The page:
By Erica Macheca
Many mental health experts estimate that 20 percent of children experience a mental health disorder at some point during childhood, and that more than 10 percent suffer from a serious emotional disturbance. According to a new brief from the National Center, titled Supporting Early Childhood Mental Health, diagnosing and treating these problems early is becoming an important focus of primary care—the first entry point to the health care system.
“Because most children are routinely seen multiple times in primary care for recommended well-child visits, there are numerous opportunities for primary care clinicians to look for children who may have—or may be at risk for—early behavioral health issues,” explains EDC’s Senior Project Director Albert Yee, MD, MPH. By taking advantage of these opportunities and effectively collaborating with behavioral health and other providers, primary care providers are particularly well-suited to prevent behavioral health problems and to lessen their potential impact on children as they develop.
Why is early diagnosis important? Mental and behavioral health problems in children can be a sign of a budding lifelong disorder. Catching and treating these problems early can halt their progression into adult mental health disorders, which are both more difficult and more costly to treat.
The National Center brief notes that there are many advantages to addressing children’s behavioral health needs within primary care, including increased access to children and families, improvement in the effectiveness of the care, decreased medical costs, and improved patient and provider satisfaction. Providing this care in a familiar setting can also reduce the stigma that parents and children might otherwise face.
Not surprisingly, primary care providers are finding new ways of providing services to address children’s behavioral health issues. The services vary based on the size of the practice, its location and resources, and the needs of the community. Services range from mental health promotion to the prevention and treatment of diagnosed mental health disorders.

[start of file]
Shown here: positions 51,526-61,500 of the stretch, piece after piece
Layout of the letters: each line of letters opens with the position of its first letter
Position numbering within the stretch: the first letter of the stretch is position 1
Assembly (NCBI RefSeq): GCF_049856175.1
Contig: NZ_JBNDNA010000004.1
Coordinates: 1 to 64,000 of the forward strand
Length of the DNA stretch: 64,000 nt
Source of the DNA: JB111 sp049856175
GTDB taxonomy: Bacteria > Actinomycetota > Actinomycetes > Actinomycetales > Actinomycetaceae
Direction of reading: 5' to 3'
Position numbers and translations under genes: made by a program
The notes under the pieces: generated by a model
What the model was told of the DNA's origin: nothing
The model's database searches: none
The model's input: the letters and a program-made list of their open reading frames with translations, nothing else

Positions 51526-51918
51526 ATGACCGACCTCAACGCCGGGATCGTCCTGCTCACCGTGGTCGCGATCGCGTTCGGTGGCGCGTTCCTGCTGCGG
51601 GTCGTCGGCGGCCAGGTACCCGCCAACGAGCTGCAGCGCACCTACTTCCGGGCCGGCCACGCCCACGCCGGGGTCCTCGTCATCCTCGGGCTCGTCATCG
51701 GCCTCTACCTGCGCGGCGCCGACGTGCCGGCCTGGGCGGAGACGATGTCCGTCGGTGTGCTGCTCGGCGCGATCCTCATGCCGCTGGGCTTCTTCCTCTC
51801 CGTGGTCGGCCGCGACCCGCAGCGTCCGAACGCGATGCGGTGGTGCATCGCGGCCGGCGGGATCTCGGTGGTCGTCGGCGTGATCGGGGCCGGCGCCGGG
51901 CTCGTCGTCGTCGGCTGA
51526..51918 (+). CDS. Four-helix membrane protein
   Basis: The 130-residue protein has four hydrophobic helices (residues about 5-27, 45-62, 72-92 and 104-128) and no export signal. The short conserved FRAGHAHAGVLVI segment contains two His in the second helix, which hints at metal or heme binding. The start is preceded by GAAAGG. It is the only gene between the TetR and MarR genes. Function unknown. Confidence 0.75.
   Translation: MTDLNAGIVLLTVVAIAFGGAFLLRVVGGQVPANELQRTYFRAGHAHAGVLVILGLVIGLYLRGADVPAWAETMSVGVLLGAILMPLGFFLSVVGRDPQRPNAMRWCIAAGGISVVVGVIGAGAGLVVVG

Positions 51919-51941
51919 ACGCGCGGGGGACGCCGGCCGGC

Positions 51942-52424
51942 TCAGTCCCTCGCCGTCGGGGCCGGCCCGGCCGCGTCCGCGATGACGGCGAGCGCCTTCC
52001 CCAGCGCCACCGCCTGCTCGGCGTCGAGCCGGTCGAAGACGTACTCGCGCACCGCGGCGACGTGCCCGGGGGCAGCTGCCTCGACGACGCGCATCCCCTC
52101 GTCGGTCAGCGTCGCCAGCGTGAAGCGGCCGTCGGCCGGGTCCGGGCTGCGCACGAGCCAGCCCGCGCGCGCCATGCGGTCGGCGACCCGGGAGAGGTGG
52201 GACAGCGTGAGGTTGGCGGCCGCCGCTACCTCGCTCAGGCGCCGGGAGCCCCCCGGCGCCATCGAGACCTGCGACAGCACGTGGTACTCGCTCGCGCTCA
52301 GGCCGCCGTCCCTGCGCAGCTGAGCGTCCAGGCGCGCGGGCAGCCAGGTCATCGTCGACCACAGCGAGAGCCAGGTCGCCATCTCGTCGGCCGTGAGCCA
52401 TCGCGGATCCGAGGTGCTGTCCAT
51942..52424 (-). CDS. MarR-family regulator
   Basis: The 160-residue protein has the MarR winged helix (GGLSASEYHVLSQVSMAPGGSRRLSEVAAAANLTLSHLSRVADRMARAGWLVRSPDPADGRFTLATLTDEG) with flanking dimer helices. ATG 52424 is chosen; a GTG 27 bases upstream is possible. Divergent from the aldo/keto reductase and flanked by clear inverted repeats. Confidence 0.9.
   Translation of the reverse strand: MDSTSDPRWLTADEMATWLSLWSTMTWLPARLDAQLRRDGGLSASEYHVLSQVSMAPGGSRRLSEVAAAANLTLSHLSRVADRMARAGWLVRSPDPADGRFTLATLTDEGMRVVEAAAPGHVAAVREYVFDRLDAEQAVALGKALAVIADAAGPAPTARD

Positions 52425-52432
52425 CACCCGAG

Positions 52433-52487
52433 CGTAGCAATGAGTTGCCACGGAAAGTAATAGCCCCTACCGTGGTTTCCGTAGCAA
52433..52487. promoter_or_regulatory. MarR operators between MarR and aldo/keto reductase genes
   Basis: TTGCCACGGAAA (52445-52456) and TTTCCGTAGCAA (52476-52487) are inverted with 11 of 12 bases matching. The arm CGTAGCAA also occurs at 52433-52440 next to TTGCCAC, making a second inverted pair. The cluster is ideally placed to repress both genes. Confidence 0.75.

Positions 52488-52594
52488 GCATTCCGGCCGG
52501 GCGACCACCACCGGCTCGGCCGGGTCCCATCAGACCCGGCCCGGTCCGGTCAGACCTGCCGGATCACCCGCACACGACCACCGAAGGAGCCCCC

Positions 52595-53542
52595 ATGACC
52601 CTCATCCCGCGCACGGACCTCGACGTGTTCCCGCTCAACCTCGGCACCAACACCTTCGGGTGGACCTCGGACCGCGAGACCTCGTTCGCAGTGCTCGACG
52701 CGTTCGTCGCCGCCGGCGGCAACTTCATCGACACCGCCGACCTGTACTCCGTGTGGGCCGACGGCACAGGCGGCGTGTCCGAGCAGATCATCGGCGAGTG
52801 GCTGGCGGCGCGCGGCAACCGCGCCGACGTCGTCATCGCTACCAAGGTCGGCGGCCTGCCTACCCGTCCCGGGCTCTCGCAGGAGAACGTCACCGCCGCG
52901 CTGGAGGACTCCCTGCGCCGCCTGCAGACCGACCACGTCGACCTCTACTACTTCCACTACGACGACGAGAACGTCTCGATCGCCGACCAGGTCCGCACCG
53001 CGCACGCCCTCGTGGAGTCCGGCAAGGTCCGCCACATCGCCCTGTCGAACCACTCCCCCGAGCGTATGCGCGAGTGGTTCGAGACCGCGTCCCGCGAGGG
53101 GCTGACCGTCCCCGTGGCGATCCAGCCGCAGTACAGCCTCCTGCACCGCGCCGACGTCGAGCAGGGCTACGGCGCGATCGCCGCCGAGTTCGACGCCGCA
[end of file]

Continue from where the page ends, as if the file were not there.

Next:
Grantees of Project LAUNCH—a SAMHSA grant program, which seeks to promote the wellness of young children from birth to age 8—are attempting some innovative approaches to providing mental health services in primary care settings. For example, Michigan Project LAUNCH has a masters-prepared clinician located in several primary health care offices to provide onsite mental health services to children and families. The office staff ensure that children and families complete the practice’s mental health screening tools. A mental health clinician meets with the family to review the screening results and discuss issues that have been identified. The clinician may also administer additional evaluations or refer the family to outside services as needed.
While many primary care practices may be concerned about the lack of staff training in behavioral health and/or a shortage of mental health professionals to refer families to, the Project LAUNCH team in rural Ohio overcame these obstacles by using a telemedicine approach (virtual meetings via the Internet) to link rural providers and families with behavioral specialists in the state capital. Families receive expert consultation without spending time and money to travel to a provider in another location.
If your community would like to integrate behavioral health into its primary care practices, Dr. Yee offers the following suggestion:
[Those who] recognize the potential benefits for children and families of integrating behavioral health into primary care and who want to undertake this agenda can learn from a body of experience that already exists in the field and use all the available resources to help implement model approaches for integration—there is no need to start from scratch.
Do primary care providers in your community play an active role in identifying children’s mental health problems and providing mental health services? Please share your comments below.
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